Want to see if you’ve got a “can-do” attitude? Take this easy quiz to find out. Circle the number that indicates your agreement with the following statements.
Choose from a range of 1 through 5, 1 being "Strongly Disagree" to 5 being "Strongly Agree."
I know my strengths.
I know my weaknesses.
I really like doing things that I’m good at.
I’m a good team member in the office because I contribute a great deal.
I really enjoy accomplishing things.
When I’m at work, I make a list of what I’m going to get done each day.
I try to keep up with what’s new when it comes to my job.
I like learning how to do new things in the office.
I make an effort to improve my skills so I can be more effective at my job.
I know what my boss needs done and try to anticipate those needs.
I like job reviews because I learn how others view me.
I network a great deal with people who have jobs similar to mine.
I like to make educated decisions.
It’s easy for me to work in a constantly changing environment.
I like to try new ways of doing things and often adopt new and better methods.
Dr. Mark Goulston, a Los Angeles-based business psychiatrist and UCLA medical school professor, says that people who approach their jobs with a positive, “can-do” spirit are typically people who know their strengths and weaknesses better than anyone. “Self-reliant people get more done because their default mode is to take initiative rather than to wait,” says Goulston, author of Get Out of Your Own Way. “They also recognize when a challenge has the potential to turn into a problem and seek help before that happens.”
Ready to turn “can-do” into “done”? Here’s the good news. You can increase your “can-do” thinking by focusing on what you’ve already successfully accomplished, says Goulston. “Think of two times in your life when you were completely convinced that you would not be able to do something, but then you did. Chances are, when it happened you told yourself, ‘Next time, I’m going to stop worrying about it and just do it.’ This time, take your own advice, knowing that action leads to completion.” Goulston explains that by remembering successful actions with as many of the details as possible, you will re-experience how you went from “can’t-do” to “can-do” to “done.” “You will tap into the wiring in your brain that will help convince you that if you were successful once, you can be successful now.” The psychiatrist says if you remember and re-experience something you did well, you’ll build the confidence that leads to “can-do” behavior.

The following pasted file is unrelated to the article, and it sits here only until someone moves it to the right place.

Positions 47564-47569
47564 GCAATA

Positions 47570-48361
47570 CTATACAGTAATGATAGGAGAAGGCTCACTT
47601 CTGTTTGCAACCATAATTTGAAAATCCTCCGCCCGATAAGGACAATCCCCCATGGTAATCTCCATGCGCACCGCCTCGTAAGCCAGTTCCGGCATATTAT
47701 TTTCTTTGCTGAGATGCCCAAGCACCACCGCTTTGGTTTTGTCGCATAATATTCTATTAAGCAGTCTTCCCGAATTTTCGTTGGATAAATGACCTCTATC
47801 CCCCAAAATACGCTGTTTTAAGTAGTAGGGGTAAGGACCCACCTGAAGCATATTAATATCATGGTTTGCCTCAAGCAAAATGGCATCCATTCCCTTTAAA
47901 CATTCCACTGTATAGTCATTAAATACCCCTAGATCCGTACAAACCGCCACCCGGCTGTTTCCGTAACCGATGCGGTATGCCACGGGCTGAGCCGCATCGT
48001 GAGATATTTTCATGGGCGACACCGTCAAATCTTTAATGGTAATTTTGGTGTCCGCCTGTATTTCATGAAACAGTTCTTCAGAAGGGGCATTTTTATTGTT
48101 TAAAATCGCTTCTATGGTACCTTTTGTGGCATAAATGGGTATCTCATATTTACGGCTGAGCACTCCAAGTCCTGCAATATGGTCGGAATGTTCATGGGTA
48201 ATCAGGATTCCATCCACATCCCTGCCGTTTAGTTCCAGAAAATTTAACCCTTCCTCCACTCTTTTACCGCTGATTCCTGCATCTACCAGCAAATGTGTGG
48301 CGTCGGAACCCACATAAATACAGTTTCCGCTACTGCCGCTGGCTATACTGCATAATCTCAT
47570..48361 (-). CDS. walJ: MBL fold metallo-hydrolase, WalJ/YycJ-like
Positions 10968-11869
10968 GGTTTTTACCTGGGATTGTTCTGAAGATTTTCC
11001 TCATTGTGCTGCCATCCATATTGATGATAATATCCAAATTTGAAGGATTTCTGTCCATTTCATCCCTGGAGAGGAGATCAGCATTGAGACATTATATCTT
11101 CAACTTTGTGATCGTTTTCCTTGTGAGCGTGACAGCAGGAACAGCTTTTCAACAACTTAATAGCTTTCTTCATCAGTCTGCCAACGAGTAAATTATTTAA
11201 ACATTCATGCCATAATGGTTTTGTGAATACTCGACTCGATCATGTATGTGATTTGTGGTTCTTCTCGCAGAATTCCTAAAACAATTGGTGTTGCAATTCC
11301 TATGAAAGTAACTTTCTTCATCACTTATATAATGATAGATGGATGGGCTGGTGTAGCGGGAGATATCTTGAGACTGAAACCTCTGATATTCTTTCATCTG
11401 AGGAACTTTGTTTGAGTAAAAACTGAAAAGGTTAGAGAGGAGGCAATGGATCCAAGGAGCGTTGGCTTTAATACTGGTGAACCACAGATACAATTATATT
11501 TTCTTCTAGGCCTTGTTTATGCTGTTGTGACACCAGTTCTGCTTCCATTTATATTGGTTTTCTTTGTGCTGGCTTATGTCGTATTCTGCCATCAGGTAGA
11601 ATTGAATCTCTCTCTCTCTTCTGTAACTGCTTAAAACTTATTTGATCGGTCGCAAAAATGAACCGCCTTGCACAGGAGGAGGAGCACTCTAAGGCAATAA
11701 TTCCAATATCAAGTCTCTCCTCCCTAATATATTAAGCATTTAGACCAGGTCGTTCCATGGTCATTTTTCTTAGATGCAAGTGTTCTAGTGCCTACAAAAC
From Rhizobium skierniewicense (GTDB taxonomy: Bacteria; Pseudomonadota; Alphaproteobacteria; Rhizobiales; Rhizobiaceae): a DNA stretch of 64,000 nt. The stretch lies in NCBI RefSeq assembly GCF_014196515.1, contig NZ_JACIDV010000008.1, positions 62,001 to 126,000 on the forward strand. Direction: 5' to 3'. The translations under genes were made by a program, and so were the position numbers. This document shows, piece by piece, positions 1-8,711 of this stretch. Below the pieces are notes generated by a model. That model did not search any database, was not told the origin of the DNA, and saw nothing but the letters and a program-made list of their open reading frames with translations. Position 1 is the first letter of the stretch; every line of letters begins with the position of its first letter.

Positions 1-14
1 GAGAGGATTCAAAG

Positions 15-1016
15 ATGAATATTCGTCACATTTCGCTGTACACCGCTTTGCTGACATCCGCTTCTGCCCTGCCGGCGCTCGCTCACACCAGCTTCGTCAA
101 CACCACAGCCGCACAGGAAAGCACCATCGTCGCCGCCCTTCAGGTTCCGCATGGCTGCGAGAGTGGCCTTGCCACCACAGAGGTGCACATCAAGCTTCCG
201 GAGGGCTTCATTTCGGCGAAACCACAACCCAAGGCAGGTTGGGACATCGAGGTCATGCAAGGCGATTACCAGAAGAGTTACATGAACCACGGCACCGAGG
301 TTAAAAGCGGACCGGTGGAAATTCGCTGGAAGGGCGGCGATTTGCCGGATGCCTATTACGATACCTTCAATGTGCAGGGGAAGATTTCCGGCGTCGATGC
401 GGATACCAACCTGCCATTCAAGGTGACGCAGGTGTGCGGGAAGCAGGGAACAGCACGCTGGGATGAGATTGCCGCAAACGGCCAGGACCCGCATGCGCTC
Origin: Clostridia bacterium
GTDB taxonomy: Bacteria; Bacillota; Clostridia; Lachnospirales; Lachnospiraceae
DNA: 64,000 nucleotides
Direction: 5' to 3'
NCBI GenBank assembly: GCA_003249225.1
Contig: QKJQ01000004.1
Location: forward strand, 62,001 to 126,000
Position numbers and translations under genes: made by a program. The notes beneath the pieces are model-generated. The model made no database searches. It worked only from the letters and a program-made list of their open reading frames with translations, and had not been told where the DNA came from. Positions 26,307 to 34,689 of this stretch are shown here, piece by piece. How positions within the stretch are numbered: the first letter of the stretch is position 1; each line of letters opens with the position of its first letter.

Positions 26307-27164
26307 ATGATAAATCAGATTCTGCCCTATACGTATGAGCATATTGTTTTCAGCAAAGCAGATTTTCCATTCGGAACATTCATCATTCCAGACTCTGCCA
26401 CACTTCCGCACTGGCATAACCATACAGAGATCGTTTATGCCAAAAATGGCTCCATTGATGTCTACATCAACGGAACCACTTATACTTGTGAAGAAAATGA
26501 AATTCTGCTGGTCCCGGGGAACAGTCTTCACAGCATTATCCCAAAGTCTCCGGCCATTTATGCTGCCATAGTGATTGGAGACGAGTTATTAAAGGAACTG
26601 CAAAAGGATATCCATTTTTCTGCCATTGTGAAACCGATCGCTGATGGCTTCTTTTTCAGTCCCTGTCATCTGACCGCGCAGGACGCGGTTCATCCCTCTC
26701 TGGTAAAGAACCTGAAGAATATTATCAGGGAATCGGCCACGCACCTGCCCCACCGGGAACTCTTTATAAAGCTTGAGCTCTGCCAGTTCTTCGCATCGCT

How "Can-Do" Are You?
- After you’ve taken the short test at left, add up the numbers to get your score.
See if you’ve got the “can-do” attitude:
If you scored 50 or above: You’re a person who knows how to get things done. You trust your own judgment, but you don’t shrink from hearing—or taking—others’ suggestions or constructive advice. These traits mean that you have confidence in your own abilities and that you know when you can handle a job (and just as importantly, when to ask for help!).
If you scored 30 to 49: You know you have the ability to make good decisions and you like to accomplish things at work. You’ll be able to get more done once you begin to trust your own abilities. Try asking your manager for more responsibility—suggest some projects that you would like to tackle. The more you do, the more confidence you’ll have.
If you scored under 30 points: Your “can-do” attitude is ready for a boost. You’ll get it by making use of resources that are available to you. You’ve already started by reading Great Results. Check out other ways to learn things that are helpful for your job—attend seminars and visit www.avery.com explore the opportunities to hone your work-related skills. Once you enhance your skills, your confidence to try new projects will zoom! And everyone around you will notice your enthusiasm.